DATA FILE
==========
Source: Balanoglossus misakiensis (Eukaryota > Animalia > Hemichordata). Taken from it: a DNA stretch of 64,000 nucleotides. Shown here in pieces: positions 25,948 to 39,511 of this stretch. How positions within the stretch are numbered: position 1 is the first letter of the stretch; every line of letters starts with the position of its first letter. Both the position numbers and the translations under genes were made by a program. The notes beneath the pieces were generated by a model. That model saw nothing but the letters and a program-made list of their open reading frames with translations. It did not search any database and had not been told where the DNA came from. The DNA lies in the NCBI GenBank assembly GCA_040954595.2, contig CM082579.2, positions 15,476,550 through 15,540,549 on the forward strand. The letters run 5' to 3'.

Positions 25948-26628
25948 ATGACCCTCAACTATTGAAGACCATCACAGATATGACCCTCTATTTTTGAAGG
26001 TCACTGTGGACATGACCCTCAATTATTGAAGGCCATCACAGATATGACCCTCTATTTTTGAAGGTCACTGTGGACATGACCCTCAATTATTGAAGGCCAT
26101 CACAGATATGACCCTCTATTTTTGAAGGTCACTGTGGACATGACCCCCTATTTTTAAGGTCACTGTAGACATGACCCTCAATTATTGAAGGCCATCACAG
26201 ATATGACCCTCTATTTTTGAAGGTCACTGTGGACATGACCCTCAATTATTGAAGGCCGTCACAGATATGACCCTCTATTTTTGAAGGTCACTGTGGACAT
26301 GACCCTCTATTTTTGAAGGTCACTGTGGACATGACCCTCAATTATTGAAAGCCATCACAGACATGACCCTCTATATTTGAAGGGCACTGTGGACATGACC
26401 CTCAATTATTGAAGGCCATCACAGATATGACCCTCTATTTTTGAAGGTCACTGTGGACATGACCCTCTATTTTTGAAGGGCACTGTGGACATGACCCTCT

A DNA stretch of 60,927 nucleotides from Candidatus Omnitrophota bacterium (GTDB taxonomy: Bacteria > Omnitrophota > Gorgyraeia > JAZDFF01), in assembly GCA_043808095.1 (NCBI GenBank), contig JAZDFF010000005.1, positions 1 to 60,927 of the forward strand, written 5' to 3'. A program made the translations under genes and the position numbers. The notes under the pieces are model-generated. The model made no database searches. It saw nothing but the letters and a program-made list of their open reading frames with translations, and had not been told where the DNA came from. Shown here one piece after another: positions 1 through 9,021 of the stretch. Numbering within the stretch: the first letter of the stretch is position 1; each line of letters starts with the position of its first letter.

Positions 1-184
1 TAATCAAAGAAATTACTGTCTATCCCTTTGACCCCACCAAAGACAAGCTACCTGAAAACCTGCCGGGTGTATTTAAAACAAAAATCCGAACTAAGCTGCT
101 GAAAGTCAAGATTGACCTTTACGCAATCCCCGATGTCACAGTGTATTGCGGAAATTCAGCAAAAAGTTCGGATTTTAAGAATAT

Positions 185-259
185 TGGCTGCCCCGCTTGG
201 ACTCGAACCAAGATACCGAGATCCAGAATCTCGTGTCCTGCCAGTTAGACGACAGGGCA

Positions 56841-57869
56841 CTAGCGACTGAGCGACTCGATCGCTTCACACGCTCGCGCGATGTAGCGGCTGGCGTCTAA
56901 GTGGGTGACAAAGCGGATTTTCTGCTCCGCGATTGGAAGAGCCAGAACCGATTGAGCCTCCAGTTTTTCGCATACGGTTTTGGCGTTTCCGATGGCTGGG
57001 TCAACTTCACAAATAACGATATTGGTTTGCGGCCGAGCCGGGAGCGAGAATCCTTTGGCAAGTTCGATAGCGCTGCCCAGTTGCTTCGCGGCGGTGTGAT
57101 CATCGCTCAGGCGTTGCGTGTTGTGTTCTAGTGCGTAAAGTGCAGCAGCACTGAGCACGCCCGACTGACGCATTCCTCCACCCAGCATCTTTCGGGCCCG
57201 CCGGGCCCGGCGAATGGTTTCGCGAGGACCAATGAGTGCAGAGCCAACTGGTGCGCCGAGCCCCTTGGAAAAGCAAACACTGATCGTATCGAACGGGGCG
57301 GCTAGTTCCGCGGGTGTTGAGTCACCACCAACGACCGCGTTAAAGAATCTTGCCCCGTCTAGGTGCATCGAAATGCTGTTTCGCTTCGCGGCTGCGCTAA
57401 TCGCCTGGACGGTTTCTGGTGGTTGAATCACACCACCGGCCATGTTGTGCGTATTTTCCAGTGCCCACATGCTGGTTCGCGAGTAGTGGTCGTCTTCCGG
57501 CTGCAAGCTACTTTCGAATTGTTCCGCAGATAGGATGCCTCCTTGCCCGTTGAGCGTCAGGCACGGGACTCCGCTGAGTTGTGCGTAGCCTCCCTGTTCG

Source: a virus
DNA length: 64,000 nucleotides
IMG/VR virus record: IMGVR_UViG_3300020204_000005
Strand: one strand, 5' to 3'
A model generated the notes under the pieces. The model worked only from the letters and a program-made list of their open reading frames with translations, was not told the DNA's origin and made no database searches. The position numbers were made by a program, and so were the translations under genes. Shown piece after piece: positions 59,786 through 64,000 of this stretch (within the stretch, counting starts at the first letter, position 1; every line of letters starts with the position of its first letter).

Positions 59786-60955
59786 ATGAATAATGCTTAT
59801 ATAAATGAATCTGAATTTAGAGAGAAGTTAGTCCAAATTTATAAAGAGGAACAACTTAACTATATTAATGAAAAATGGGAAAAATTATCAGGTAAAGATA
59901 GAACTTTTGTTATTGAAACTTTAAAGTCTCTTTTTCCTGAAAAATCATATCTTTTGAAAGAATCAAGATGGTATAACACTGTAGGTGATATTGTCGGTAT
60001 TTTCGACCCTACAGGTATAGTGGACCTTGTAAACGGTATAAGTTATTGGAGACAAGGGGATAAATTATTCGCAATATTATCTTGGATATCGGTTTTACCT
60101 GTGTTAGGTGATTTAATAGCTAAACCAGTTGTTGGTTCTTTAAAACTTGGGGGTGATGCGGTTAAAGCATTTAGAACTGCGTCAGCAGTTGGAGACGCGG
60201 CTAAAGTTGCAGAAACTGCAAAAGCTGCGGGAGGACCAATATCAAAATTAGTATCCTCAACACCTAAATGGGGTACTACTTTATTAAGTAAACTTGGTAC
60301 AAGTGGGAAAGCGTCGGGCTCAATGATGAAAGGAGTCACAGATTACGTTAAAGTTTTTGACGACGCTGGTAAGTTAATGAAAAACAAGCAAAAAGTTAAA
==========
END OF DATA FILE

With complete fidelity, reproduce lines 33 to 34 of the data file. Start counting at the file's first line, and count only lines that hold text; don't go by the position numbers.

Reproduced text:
59901 GAACTTTTGTTATTGAAACTTTAAAGTCTCTTTTTCCTGAAAAATCATATCTTTTGAAAGAATCAAGATGGTATAACACTGTAGGTGATATTGTCGGTAT
60001 TTTCGACCCTACAGGTATAGTGGACCTTGTAAACGGTATAAGTTATTGGAGACAAGGGGATAAATTATTCGCAATATTATCTTGGATATCGGTTTTACCT